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-   -   Odds of 3 people with pocket pairs all flopping a set in holdem (http://archives2.twoplustwo.com/showthread.php?t=406385)

12-28-2005 04:46 AM

Odds of 3 people with pocket pairs all flopping a set in holdem
 
I have no clue how to calculate this and someone asked me. I assume the odds are different if you count the odds of 3 people having pocket pairs dealt and then all 3 flopping sets, compared to WHEN 3 people have pocket pairs how often do they flop the set. Or maybe not...its 2:45am [img]/images/graemlins/laugh.gif[/img]

Pog0 12-28-2005 07:12 AM

Re: Odds of 3 people with pocket pairs all flopping a set in holdem
 
If three players see a flop, all holding a different pocket pair, then we've got (6/46)*(4/45)*(2/44)=0.0527% or 1 in 1897.5.

12-28-2005 01:08 PM

Re: Odds of 3 people with pocket pairs all flopping a set in holdem
 
I understand how you got the 46,45,44. Start with 52 cards, they each have 2 hole cards, so the next 3 draws are 46,45,44. I also understand that there are 6 cards that will help our 3 players get their sets. There are 3 groups of 4 cards, or 12 cards total, and our players already have 6 cards they were dealt.

What I don't understand is why we use 6, then 4, then 2 as the numerator in the (6/46)*(4/45)*(2*44) in the equation.

6+4+2=12 which is the total of the 3 sets of cards perhaps. But I don't see why the 6,4.2.

Can you help me understand that part?

Thank you.

Eric

12-28-2005 01:18 PM

Re: Odds of 3 people with pocket pairs all flopping a set in holdem
 
I think I got it [img]/images/graemlins/smile.gif[/img].
All 3 players need to get a set. So after the first player gets his set, with the first flop card. that takes 2 cards, not one, out of the pool. The card he drew to get his set, and the other, 4th card of that value, that will not help the other 2 players get their set.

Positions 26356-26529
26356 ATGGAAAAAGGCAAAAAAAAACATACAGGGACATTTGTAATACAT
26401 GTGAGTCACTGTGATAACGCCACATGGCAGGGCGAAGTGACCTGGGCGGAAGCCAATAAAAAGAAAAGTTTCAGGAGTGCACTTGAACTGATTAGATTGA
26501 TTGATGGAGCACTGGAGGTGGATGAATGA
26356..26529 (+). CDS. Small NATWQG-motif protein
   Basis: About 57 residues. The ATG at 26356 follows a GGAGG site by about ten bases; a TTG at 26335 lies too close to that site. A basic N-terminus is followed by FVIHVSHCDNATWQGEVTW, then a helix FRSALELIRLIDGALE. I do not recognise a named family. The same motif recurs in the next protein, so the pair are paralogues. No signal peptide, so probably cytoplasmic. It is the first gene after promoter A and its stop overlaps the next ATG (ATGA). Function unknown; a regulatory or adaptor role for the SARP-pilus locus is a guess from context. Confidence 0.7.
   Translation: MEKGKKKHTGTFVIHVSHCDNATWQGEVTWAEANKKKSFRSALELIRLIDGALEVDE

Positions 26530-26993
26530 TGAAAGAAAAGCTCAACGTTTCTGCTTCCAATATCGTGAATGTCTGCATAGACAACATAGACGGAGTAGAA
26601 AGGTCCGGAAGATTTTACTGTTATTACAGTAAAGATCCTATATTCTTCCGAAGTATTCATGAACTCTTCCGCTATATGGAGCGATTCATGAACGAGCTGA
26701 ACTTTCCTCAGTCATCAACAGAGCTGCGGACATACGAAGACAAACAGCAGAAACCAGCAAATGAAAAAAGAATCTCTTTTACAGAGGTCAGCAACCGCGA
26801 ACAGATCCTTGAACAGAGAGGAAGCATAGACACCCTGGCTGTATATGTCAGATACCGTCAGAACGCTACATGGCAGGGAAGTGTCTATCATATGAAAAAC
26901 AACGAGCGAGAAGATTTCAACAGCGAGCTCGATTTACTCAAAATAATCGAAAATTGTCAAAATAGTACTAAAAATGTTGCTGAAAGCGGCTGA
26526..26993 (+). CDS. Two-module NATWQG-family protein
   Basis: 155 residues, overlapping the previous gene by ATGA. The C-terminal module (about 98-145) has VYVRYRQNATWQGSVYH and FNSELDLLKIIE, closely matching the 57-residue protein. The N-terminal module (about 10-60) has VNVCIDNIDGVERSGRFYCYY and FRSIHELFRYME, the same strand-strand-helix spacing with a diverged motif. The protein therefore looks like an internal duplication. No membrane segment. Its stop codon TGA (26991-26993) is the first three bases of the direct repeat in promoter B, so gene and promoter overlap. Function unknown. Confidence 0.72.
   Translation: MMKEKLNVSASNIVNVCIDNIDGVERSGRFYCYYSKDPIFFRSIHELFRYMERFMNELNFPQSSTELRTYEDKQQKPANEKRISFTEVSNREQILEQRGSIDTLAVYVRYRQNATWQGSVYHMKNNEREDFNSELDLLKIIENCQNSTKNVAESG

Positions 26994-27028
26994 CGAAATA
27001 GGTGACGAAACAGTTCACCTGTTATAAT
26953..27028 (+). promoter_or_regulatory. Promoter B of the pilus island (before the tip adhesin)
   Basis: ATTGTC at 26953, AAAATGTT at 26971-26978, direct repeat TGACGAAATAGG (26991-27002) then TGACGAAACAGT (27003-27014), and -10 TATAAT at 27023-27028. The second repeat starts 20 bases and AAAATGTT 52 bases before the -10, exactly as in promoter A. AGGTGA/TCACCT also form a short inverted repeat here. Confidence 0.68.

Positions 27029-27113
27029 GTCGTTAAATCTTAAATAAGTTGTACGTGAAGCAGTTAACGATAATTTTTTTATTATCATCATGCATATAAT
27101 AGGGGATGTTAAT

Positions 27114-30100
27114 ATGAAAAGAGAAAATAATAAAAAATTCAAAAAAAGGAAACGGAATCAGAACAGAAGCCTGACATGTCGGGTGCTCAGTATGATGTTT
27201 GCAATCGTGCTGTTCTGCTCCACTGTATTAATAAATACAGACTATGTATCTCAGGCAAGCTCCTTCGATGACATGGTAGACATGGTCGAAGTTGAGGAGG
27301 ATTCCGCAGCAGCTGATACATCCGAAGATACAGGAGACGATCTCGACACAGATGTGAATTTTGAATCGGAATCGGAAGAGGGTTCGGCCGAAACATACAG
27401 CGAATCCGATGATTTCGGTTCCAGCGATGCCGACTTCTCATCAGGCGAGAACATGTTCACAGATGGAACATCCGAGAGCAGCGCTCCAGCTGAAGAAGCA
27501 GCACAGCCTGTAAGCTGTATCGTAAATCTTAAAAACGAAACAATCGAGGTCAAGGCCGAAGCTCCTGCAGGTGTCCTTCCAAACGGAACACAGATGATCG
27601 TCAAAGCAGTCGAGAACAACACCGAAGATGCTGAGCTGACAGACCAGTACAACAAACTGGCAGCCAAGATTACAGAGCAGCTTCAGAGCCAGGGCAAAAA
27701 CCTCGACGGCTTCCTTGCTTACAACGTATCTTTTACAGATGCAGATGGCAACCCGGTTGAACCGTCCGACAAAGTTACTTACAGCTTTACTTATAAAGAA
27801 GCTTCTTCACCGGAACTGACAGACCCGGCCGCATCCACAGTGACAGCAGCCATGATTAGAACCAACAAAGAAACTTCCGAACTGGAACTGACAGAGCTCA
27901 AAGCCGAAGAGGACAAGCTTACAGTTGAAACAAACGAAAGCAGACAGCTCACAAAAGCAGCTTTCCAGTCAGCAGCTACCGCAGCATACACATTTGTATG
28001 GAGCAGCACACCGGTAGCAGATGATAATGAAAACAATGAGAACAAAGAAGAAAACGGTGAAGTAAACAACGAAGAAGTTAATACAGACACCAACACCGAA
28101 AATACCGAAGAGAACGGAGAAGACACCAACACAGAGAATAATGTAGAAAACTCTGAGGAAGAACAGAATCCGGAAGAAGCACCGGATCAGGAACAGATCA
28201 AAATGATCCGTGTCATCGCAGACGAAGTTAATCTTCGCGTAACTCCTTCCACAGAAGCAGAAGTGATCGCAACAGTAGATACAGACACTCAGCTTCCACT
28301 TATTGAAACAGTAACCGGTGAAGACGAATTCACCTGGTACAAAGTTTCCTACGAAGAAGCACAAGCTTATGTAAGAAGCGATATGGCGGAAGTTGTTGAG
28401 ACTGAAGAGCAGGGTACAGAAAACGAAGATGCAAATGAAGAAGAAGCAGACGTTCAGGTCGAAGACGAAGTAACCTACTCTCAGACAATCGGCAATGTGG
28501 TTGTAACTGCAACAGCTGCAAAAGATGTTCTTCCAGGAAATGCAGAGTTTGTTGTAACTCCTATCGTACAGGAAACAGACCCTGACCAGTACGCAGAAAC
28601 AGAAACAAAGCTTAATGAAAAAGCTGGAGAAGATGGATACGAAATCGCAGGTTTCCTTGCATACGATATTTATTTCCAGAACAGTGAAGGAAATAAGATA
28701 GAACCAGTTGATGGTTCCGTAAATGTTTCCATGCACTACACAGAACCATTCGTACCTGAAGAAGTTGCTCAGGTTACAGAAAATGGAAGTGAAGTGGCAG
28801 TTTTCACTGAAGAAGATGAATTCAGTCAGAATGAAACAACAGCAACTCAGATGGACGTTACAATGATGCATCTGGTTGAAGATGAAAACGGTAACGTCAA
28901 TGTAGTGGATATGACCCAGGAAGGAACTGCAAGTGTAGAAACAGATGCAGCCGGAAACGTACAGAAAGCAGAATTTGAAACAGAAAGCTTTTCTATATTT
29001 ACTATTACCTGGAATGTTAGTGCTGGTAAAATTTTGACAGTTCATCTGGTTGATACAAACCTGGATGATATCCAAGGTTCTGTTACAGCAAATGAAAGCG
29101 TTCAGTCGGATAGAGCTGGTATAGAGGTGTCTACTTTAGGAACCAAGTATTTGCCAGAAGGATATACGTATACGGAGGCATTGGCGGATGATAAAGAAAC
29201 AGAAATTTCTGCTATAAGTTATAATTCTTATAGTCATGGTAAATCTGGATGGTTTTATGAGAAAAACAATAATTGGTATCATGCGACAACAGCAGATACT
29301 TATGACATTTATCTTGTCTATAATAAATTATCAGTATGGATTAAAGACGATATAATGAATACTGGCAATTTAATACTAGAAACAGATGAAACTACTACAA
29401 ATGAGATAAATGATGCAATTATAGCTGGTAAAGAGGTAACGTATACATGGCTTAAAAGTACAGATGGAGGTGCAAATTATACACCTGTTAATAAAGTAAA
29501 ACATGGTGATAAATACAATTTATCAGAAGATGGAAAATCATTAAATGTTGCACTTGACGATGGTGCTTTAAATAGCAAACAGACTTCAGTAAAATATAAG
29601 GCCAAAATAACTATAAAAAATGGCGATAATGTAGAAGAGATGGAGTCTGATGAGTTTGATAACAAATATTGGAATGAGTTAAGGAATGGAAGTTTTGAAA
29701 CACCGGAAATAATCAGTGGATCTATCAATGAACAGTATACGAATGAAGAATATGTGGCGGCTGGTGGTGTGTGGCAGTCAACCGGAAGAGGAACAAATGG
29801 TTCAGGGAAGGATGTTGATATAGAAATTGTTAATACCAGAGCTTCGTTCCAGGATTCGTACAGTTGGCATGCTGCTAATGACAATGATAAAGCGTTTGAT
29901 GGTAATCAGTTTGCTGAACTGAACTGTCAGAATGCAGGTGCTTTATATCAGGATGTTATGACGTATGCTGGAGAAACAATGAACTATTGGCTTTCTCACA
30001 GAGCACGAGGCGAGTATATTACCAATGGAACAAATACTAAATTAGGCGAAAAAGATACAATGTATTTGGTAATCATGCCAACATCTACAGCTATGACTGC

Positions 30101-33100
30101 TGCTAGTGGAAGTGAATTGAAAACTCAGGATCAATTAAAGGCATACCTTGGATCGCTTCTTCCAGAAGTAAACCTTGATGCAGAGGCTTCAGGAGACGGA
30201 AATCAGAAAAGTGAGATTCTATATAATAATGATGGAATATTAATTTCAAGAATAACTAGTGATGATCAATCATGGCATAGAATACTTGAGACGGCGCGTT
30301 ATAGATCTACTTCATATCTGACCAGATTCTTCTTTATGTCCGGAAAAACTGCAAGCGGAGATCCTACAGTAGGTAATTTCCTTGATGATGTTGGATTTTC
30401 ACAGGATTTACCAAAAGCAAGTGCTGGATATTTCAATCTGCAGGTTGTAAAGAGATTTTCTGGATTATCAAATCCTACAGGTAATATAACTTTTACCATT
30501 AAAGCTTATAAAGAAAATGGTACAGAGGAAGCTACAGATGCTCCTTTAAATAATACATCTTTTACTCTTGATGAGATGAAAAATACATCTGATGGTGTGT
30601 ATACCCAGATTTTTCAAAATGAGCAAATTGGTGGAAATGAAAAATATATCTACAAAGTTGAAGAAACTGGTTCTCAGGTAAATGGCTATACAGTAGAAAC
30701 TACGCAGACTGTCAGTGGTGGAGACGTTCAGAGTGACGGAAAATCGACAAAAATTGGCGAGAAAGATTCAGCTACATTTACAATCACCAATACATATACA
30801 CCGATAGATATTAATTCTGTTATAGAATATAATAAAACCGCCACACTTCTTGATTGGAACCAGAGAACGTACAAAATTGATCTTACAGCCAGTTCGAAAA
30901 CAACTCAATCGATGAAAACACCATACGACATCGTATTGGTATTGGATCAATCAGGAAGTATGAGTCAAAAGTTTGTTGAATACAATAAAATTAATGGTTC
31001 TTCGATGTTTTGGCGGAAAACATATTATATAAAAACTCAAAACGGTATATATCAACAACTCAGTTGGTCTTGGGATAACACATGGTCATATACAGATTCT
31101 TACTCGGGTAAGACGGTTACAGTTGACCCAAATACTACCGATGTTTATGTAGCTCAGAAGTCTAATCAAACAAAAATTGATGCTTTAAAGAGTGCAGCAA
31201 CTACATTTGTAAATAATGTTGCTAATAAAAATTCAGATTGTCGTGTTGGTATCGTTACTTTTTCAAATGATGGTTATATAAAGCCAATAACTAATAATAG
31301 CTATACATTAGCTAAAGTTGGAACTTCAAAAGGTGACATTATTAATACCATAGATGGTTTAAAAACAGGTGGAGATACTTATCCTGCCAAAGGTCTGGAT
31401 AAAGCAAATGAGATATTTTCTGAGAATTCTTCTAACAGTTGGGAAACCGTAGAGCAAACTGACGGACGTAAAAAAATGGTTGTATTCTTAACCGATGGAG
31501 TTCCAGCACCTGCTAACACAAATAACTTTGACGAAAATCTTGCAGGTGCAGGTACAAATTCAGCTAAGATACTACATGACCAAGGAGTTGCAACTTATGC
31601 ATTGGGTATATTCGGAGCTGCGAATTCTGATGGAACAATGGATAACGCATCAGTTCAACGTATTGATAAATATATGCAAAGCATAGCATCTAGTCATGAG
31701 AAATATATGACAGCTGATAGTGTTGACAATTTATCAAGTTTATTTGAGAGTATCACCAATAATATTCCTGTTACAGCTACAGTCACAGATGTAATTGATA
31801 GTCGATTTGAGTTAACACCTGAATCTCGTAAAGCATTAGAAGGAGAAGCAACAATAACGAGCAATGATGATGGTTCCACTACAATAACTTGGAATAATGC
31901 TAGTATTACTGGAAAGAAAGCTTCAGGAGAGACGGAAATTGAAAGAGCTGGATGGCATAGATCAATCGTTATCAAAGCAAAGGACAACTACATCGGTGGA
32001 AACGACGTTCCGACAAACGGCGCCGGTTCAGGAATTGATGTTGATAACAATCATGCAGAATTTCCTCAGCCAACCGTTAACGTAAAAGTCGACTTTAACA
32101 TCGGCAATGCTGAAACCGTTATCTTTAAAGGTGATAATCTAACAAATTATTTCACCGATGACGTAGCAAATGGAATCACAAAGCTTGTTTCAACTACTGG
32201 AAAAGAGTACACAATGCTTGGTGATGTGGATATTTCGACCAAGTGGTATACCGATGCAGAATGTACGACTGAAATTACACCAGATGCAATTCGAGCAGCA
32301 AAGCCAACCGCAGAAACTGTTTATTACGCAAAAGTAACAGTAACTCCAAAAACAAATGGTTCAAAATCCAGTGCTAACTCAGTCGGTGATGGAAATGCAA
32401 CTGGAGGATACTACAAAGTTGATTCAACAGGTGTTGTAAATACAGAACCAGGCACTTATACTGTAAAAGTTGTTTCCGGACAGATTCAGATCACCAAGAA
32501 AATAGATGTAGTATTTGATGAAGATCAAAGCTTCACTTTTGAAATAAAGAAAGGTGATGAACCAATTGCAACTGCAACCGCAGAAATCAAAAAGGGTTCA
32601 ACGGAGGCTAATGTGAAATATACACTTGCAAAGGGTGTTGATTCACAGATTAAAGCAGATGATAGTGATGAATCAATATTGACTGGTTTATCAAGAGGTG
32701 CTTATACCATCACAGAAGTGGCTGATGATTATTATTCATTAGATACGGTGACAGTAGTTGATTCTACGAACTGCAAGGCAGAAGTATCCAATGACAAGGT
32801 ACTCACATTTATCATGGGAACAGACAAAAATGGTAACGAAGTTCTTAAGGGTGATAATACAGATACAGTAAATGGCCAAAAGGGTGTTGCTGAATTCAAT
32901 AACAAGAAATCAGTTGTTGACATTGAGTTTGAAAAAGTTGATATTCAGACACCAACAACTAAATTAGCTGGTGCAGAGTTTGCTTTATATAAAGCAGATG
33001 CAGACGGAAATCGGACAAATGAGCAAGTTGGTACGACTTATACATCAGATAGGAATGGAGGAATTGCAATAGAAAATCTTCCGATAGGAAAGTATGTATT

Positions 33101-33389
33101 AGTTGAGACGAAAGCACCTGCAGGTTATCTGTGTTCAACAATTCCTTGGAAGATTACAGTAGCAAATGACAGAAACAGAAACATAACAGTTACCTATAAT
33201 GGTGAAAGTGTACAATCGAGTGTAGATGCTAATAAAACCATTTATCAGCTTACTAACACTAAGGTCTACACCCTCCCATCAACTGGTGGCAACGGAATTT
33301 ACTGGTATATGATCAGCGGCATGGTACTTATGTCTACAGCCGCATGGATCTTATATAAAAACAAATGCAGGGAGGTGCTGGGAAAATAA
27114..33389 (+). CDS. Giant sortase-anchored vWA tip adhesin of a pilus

Eric

ohnonotthat 12-28-2005 08:37 PM

Re: Odds of 3 people with pocket pairs all flopping a set in holdem
 
PogO gave the correct answer to the question, "what are the odds that three players all holding PPs all flop sets ?".

As to how often will a full table see set-over-set . . .

In a million+ hands online I have seen it happen four times, though I'm certain it has escaped my notice a few times. (I used to automatically oreder a HH for all huge pots and a set-set-set flop will almost always generste a huge pot).

In what I'd guestimate to be a half million live hands I've seen it only once but 90% of my live play has been at limits higher than I play online and higher limits are unforgiving of people who automatically play any pair - ergo it would rate to happen less.

Set over set is something I've seen plenty of and this is one of those situations that seperates the men from the boys.

Mucking a set is hard - period - but it sometimes comes to pass that your little set just cannot win. Example -

I was in a game of 4-8 spread-limit out west some years ago with THE tightest player I'd ever seen. (They used to be very popular in the smaller rooms and were referred to as "four double eights"). He raised UTG, got 5 callers (all of whom were clearly paying close attention to his play:)) and I called with 9-9 on the button.

The flop came A-9-4/rainbow and he bet out; 3 or 4 called and I raised. He called.

The turn was a 2. He checked, next to his right bet, I raised, he re-raised and the original raisor capped. I mucked without a moment's hesitation; this guy could not have anything other than A-A.

When the hands were rolled I got was doubly pleased; the rock did indeed have A-A, and (hehehe) he didn't get the pot - 5/3 did. (Yeah, there were a few in that game who would cold-call raises with 5-3).

Let's start from square one.

Calling all mathmaniacs - calling all mathmaniacs . . .

What are the chances that 3 players at a 10-handed game will be dealt a pair ?

4 players ? . . . 5 players ?

ohnonotthat 12-28-2005 08:47 PM

The above reply is incomplete
 
I hit "send" accidentally.

I was about to suggest that someone who's cabable of it tell us how often a full table would even have 3, 4 or 5 players all dealt a pocket pair. (6 or more would seem to be extremely unlikely though it would be nice to know the odds for this, as well as 7,8,9 and 10).

From there we mortals could see how often S/S/S would figure to occur. (The proviso that all pairs see the flop would not be at all far fetched for PARTY games up to 3-6).

It seems this is something that a 40-hour/week low-limit multi-tabler ought to see from time to time; I'm not suggesting it would be commonplace but it should happen with some regularity.

As it stands, it seems to be an extremely rare event. Even allowing for the fact that we are not always privy to it's occurence it still seems to happen far less than one might expect.

Well, more often than "I" would expect.

*

Any volunteers ?


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